We might never know the true ben­e­fits of ef­forts to im­prove pub­lic health

Modern Healthcare - - Front Page - DAVID MAY As­sis­tant Man­ag­ing Edi­tor/Fea­tures

Preven­tion ef­forts are run­ning into some cu­ri­ous hur­dles

Some­times it seems as if the term “preven­tion” has be­come the equiv­a­lent of a four-letter word.

With in­creas­ing fre­quency, gov­ern­ment ini­tia­tives in­tended to ap­ply some preven­tive ap­proaches to our nation’s pub­lic health chal­lenges are met with sus­pi­cion if not de­ri­sion.

First lady Michelle Obama cer­tainly knows all about that, given the scorn heaped upon the pro­gram she is spear­head­ing that tar­gets child­hood obe­sity. The ini­tia­tive, dubbed “Let’s Move!” and now a year old, never should have been a con­tro­ver­sial en­deavor.

What’s wrong with find­ing new ways to en­tice kids to step away from the TV or Xbox for a while and prod them into get­ting some ex­er­cise? Isn’t it a wor­thy ef­fort to nudge our nation’s schools to of­fer less “junk” in the cafe­te­ria and more nu­tri­tious yet tasty choices? Chef Jamie Oliver has made it his mis­sion to prove that it’s not only pos­si­ble to do this, but kids even like it.

Of course the crit­ics of Obama’s ini­tia­tive saw it as just more waste­ful spend­ing. And they warned of “food po­lice” tyranny and the “heavy hand” of gov­ern­ment rob­bing our youth of their trans-fats.

Yes, bil­lions of dol­lars are at stake in gov­ern­men­tal preven­tion ef­forts. And we know that in large-scale ini­tia­tives, the num­bers of­ten don’t add up, at least if the met­ric is health­care cost sav­ings. The “re­turn on in­vest­ment” of­ten dis­ap­points be­cause the pro­grams of­ten be­come cost driv­ers, at least ini­tially, rather than sav­ings gen­er­a­tors. But that’s not the fi­nal word.

In our May 9 cover story ti­tled “Does preven­tion re­ally pay?” the take­away is that there re­ally isn’t a cut-and-dried an­swer to the ques­tion. How­ever, as one ex­pert noted, at­tempts at quan­ti­fy­ing sav­ings from preven­tion ef­forts can “vastly un­der­es­ti­mate the cost-ben­e­fit … be­cause they don’t in­clude all of the in­di­rect costs and ben­e­fits in­volved.”

One of the most re­cent as­saults on com­mon-sense preven­tion ef­forts comes cour­tesy of the Florida Leg­is­la­ture, which this spring ap­proved and sent to Gov. Rick Scott a bill that aims to muz­zle physi­cians—most specif­i­cally pe­di­a­tri­cians—in their at­tempts to head off se­ri­ous in­juries. The is­sue? Guns. The bill, with some crit­i­cal ex­cep­tions, makes it il­le­gal for doc­tors to ask pa­tients about whether they have firearms in their homes. Such ques­tions are of­ten asked dur­ing well-child check­ups as part of coun­sel­ing new par­ents about com­mon haz­ards in the home and how to mit­i­gate them. To spon­sors of the bill, how­ever, the ques­tions are an in­va­sion of pri­vacy.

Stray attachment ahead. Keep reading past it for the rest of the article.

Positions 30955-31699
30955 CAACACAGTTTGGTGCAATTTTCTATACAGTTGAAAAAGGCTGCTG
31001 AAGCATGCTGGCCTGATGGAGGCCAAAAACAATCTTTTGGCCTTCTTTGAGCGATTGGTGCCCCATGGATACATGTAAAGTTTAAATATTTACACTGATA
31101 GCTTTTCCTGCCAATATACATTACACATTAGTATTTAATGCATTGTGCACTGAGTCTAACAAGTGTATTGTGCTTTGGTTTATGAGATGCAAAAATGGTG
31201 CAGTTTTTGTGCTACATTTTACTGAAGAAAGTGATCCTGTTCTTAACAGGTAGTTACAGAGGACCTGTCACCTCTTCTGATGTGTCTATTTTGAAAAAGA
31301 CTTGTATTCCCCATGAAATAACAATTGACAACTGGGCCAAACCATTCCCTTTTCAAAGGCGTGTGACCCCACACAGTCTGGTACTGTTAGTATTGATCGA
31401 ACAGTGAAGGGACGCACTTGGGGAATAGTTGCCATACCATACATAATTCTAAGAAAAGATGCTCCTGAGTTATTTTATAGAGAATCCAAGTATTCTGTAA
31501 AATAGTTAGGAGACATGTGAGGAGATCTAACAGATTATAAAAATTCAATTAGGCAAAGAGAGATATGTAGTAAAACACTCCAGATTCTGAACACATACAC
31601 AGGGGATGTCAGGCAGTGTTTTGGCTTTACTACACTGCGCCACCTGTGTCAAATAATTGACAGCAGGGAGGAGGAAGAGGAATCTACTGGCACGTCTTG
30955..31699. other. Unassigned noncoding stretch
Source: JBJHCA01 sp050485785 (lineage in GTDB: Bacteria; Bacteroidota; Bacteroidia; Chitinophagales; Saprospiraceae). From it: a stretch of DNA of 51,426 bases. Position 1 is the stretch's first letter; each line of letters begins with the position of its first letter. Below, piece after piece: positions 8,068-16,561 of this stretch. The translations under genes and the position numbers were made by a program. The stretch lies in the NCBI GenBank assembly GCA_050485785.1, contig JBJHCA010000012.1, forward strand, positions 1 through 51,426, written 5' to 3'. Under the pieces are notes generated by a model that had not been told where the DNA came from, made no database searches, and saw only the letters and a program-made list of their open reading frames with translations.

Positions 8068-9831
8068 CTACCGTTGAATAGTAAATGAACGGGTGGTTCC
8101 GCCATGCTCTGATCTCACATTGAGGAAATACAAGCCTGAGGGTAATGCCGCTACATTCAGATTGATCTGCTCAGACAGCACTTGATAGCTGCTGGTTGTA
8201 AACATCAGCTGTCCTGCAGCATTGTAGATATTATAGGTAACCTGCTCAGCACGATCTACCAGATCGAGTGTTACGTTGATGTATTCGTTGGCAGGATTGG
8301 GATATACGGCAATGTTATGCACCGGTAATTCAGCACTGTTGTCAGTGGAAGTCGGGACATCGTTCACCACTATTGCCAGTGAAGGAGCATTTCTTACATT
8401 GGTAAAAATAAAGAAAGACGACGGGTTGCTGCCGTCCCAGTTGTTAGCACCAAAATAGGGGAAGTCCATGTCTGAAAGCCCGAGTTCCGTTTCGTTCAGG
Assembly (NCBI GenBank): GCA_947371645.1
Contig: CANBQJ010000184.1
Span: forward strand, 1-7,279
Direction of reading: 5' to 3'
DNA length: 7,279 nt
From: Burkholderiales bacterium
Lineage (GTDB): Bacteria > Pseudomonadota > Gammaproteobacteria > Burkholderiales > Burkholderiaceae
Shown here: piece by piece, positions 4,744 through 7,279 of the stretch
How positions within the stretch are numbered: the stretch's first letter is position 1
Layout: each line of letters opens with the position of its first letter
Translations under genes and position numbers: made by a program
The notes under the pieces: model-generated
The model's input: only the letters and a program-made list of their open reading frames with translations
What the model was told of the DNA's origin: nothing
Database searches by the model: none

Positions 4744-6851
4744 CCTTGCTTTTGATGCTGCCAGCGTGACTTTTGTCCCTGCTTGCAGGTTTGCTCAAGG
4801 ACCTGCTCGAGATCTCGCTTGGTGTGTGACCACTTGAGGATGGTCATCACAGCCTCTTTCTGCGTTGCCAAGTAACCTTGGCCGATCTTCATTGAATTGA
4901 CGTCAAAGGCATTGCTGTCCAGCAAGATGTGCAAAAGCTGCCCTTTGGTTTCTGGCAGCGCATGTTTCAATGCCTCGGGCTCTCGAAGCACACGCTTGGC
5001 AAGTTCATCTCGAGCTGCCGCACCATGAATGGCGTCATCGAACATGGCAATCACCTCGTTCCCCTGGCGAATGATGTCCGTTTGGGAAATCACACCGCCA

The fines are set at $500 and can es­ca­late for mul­ti­ple of­fenses. Ear­lier drafts of the bill in­cluded im­pris­on­ment and fines of as much as $5 mil­lion. All for ask­ing a ques­tion that just might pre­vent the in­jury or even death of a child. Ac­cord­ing to a na­tional es­ti­mate from the Cen­ters for Disease Con­trol and Preven­tion, there were nearly 3,600 un­in­ten­tional non­fa­tal firearms in­juries among those age 19 or younger in 2009.

What about the free-speech im­pli­ca­tions of the bill? This is a pa­tient-physi­cian con­ver­sa­tion in which doc­tors also might ask about many other po­ten­tial haz­ards such as ac­cess to swim­ming pools, poi­sons and toxic house­hold prod­ucts. Are those of­flim­its, as well?

The ques­tions are no threat to Amer­i­cans’ Sec­ond Amend­ment rights. They have been asked over the years and clearly haven’t in­hib­ited gun own­er­ship. And it’s al­ways the pa­tient’s choice to de­cline to an­swer.

What’s spe­cific to guns is just how un­for­giv­ing an ac­ci­dent can be. And tod­dlers seem to have an un­canny knack for find­ing ob­jects that par­ents thought were safely locked away.

This is leg­is­la­tion that should be locked away. Do­ing so could prove to be some highly ef­fec­tive preven­tive medicine.

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